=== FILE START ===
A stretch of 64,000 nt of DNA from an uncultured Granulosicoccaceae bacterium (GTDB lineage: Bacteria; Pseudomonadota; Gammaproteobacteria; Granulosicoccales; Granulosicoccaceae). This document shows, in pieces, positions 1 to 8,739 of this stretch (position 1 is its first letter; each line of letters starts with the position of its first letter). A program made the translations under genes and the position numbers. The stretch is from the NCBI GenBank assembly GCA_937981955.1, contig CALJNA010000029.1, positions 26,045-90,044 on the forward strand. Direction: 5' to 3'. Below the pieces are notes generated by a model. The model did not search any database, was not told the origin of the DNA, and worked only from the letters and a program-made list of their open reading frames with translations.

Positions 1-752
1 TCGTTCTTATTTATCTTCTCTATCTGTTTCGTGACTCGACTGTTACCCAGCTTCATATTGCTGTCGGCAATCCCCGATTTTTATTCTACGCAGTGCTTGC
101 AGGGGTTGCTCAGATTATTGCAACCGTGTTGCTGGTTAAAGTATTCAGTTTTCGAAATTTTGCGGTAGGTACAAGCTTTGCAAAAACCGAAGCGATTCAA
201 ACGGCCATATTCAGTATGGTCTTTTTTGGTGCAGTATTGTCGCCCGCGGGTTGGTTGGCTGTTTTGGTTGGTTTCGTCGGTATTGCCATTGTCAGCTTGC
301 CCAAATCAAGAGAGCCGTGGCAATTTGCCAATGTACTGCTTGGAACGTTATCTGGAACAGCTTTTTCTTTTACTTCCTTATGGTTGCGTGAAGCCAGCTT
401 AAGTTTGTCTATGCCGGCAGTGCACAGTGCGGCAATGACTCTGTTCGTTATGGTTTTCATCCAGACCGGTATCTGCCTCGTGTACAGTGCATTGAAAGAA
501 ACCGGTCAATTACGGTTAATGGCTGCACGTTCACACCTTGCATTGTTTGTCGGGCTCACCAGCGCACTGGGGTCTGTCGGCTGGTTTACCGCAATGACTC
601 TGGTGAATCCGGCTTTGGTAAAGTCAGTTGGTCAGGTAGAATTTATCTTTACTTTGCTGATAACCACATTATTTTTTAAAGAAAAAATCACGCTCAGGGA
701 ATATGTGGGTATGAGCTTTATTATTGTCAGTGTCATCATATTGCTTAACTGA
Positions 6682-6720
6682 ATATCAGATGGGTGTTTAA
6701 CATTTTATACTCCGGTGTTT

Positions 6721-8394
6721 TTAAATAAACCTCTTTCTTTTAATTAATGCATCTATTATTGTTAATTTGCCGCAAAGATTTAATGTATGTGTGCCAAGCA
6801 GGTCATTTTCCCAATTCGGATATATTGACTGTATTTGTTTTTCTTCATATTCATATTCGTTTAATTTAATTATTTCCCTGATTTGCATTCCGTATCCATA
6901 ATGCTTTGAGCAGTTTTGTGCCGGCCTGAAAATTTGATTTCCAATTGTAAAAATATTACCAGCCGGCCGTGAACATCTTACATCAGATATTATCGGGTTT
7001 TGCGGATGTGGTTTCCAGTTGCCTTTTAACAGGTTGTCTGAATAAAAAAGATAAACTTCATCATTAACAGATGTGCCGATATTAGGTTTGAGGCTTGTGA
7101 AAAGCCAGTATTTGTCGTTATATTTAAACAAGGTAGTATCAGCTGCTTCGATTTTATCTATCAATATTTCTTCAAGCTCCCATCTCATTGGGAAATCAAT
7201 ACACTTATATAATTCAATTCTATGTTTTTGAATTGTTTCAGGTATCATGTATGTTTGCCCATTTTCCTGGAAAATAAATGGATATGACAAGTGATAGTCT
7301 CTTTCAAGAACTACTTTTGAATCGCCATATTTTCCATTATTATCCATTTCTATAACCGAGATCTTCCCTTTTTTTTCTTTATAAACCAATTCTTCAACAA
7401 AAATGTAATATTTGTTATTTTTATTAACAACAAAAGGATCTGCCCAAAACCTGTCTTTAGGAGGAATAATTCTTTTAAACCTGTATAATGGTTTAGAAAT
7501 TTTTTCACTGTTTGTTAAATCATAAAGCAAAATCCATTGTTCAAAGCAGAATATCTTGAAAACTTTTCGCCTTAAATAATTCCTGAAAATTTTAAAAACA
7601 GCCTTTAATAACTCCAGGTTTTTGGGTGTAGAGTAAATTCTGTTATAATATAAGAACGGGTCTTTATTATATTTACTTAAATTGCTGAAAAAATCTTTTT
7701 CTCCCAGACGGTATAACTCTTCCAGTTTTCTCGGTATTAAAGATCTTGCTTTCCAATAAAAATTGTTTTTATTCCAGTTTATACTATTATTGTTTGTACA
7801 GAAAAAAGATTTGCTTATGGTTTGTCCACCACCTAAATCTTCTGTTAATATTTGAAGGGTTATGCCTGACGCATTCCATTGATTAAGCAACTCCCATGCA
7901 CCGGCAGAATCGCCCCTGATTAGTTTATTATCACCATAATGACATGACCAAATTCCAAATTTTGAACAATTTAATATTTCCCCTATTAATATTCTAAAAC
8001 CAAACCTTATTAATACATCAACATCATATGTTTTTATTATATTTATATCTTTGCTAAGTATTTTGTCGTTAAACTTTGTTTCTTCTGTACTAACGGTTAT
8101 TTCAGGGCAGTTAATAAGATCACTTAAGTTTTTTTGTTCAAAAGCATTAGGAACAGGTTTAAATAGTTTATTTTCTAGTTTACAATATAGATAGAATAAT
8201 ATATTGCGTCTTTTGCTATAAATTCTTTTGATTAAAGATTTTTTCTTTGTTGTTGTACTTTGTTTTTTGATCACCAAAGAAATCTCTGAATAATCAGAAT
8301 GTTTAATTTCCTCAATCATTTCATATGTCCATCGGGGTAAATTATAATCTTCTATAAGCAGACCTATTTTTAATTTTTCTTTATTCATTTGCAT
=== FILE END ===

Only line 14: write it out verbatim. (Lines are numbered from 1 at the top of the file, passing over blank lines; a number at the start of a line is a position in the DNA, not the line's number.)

Positions 6721-8394